A home away from home

Ray Folse, brother of Jon Gruchow who owns Biancke's, helps run the restaurant.

Patrons of Biancke’s of Cynthiana, the area’s oldest restaurant, often chat with one another. "If these walls could talk," says one. The walls here do have stories to tell, and so do the people who eat, work and visit everyday.

Located in the heart of Harrison County, Biancke's has preserved memories of this town and its inhabitants since 1894. Like its schools and churches, this building has become one of Cynthiana's oldest institutions, with a history inextricably linked to the identity of its people.

Wilma McCracken, who's worked at Biancke's for 21 years, learned about the restaurant's history from her sister, an employee for almost four decades.  The original owner, Guido Biancke, was a native of Italy who immigrated to the United States in the 1890s.

In spite of having burned down twice and changed ownership several times, Biancke's has become a place of memory and comfort. "It’s a home-type place, where people get together and get to see one another," Wilma says.  "It's a place with a pleasant atmosphere."

One thing that has helped hold Biancke's together is its pies. Louise Pickett, a beloved pie maker, baked for the restaurant for more than 30 years. "When people think of Biancke's, they think of Louise,” says Jack Morris, who’s frequented the restaurant since he was 11.

Eight years ago, Louise retired and was replaced by Starr Smith.  Along with co-worker Deanna Franklin, Starr has become one of Biancke’s secret weapons. Last Thanksgiving, Biancke’s sold 152 pies to go.

Over the years, Biancke's has remained Cynthiana's epicenter for community life. Virgie Wells, Cynthiana mayor from 1999 to 2006, believes that Biancke’s is the best restaurant in the area.   “Going to Biancke's lifts my spirits,” she says.  “If Biancke’s ever closed, I’d be brokenhearted.”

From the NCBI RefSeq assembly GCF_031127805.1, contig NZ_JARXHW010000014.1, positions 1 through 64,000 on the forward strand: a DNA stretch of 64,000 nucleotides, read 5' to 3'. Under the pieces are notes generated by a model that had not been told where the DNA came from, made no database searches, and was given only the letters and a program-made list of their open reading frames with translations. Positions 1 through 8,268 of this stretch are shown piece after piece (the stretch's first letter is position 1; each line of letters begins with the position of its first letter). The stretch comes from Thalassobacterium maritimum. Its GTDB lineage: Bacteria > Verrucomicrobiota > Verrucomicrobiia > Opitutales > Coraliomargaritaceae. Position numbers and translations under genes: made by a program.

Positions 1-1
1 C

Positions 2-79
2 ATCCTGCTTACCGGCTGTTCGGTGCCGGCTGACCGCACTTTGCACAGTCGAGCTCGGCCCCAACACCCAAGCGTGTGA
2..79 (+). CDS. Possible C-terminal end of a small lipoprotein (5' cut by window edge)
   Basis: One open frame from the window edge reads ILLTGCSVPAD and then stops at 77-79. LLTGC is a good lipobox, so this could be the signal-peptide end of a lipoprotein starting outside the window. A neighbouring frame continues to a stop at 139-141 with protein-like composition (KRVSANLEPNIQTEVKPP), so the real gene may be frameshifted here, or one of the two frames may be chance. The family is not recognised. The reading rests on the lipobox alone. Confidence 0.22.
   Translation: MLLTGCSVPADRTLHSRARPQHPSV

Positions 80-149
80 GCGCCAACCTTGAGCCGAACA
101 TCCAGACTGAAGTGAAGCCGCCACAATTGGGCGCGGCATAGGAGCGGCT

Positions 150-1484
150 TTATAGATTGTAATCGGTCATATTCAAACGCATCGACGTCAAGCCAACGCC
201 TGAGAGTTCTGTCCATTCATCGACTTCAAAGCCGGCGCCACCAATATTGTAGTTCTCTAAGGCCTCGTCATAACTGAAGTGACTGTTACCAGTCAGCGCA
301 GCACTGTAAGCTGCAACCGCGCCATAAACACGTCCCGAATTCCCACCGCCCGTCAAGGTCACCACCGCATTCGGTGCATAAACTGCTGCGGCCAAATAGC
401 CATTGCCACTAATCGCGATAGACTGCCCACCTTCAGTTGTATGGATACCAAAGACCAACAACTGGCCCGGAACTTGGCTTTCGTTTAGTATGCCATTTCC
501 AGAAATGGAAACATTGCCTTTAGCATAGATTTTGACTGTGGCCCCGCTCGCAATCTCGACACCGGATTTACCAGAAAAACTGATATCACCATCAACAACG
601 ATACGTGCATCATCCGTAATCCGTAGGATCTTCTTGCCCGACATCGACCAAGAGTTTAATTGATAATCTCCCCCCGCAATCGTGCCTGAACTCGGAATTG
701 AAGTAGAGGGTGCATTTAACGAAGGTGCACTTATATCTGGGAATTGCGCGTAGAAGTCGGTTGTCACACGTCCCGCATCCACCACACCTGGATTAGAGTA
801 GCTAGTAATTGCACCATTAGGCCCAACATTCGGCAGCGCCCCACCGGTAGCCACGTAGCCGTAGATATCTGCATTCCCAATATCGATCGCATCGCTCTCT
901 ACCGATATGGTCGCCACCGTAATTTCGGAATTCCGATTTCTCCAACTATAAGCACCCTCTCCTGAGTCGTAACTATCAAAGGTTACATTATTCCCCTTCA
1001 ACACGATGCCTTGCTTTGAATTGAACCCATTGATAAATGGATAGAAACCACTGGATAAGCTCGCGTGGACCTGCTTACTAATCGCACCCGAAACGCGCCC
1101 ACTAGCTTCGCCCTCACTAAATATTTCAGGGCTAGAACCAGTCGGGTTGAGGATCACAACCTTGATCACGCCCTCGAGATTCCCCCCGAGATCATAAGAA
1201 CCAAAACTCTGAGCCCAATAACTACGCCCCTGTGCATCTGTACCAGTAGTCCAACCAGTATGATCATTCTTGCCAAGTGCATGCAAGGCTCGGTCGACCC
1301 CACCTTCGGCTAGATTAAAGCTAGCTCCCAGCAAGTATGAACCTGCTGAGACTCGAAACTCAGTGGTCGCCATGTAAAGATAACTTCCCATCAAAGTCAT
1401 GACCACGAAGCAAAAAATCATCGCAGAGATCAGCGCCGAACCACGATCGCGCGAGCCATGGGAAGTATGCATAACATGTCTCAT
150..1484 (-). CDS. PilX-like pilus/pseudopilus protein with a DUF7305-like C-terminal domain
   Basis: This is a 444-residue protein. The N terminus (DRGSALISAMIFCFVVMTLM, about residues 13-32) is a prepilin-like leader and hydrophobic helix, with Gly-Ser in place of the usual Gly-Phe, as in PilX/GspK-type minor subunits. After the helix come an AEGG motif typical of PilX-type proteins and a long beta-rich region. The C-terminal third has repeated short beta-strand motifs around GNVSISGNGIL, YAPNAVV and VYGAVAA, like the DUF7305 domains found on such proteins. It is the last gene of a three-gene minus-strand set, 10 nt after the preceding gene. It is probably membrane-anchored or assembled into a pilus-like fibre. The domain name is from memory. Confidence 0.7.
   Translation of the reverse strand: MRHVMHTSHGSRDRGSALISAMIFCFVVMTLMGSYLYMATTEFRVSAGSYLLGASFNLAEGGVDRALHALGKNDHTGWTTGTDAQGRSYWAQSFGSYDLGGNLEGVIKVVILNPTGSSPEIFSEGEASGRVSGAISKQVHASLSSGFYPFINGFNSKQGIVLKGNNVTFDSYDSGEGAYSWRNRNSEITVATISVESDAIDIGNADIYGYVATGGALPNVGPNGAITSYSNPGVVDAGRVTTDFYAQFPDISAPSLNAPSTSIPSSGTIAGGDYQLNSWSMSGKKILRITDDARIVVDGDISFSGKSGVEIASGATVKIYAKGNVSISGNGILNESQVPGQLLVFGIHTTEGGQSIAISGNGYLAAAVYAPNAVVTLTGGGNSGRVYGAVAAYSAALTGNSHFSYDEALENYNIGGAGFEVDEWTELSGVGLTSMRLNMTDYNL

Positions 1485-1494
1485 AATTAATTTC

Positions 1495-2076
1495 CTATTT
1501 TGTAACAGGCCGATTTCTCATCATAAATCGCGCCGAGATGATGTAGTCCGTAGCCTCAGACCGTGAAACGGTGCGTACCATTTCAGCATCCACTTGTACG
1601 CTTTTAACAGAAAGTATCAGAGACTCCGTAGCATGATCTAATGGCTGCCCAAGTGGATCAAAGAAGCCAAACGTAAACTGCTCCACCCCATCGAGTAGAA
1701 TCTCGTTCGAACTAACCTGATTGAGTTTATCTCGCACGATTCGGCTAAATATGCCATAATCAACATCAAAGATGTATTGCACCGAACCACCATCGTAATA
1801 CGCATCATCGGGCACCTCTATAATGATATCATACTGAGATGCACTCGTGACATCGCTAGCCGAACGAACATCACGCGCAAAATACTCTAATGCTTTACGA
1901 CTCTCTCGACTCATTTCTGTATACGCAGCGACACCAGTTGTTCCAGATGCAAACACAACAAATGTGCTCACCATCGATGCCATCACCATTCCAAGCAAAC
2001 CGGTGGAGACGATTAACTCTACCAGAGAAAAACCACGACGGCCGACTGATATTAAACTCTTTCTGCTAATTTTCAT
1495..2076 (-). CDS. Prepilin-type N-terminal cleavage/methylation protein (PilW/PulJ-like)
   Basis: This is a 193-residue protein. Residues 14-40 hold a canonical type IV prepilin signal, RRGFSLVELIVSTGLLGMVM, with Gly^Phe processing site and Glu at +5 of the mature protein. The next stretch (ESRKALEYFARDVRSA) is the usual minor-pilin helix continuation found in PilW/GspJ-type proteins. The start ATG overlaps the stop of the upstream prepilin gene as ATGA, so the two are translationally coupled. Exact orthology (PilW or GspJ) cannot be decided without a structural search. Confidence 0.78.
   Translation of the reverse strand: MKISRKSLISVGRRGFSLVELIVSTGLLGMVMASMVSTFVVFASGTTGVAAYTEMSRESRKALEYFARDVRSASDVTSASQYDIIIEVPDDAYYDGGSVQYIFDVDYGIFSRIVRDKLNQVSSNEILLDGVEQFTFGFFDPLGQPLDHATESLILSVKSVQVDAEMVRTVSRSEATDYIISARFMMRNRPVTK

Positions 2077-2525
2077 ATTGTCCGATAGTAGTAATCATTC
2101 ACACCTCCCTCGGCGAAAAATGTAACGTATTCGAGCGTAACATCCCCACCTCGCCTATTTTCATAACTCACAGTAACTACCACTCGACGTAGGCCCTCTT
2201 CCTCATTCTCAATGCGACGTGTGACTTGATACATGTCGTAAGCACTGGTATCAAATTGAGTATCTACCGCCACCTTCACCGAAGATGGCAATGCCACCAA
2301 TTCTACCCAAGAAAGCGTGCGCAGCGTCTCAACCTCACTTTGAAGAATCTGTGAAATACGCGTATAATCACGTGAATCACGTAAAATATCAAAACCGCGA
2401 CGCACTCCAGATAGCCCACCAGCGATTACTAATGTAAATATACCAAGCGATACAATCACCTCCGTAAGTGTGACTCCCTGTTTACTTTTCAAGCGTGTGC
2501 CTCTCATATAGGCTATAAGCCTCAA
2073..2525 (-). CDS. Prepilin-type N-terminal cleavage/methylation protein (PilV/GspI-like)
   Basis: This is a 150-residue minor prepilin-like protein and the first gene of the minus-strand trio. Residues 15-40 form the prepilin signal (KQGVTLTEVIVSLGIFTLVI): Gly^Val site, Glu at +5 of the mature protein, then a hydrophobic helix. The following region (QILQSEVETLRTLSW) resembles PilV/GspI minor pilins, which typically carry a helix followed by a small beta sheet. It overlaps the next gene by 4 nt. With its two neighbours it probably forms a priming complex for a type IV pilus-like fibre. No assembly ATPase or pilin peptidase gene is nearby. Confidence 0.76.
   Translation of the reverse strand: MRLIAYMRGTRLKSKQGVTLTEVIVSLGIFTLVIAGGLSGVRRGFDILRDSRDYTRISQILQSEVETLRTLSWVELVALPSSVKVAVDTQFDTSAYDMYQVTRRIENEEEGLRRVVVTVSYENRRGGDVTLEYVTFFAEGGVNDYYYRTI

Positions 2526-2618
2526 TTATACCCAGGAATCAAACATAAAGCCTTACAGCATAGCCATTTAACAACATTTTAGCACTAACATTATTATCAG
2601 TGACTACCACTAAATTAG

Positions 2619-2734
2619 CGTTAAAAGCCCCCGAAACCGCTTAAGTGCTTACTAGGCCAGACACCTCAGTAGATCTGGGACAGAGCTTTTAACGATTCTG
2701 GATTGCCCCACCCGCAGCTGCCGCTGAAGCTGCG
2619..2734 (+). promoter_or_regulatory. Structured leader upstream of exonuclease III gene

Early riser Raymond Wigglesworth agrees.  He has been going to Biancke's for "years and years."  He says he likes to experience the quiet and get his own coffee. 

It hasn't always been smooth sailing for the restaurant, which has come close to closing more than once.  Last June, Georgetown resident Jon Gruchow bought Biancke’s with the intention of revitalizing it.  He says his biggest challenge has been to preserve traditions and memories while making necessary updates to meet the needs of a growing city. Jon hopes the bar in the back, “The Station at Biancke’s,” will attract younger people.  “I want to contribute to the city in a positive manner,” he says. 

The Gruchows plan to make their home in the restaurant’s upstairs unit.  "We're looking forward to moving to Cynthiana next year,” says Jon.  "We want to be more involved with the community.”

James Mastin, known by everyone as "Chappie," exchanges compliments with Lynnzie Craddock at dinner time.
The weekly menu at Biancke's has been displayed on the blackboard for decades.
Deanna Franklin is one of Biencke's bakers. She is in her second year working at the restaurant.
Guests from around the world sign Biancke's guest book.
Tristan Custard (right) high-fives Hunter Griffith (left), a server at Biancke's.
Savannah Hedges, manager at Biancke's, rings up the check for Mary and Donald "Dizzy" Muntz. The Muntzes have been regulars at Biancke's for decades.
Savannah greets James Chapel "Chappy" Mastin at Biancke's, his home away from home.
Jon discusses logistics with Adam Lucero, the restaurant's head cook and employee for more than 20 years.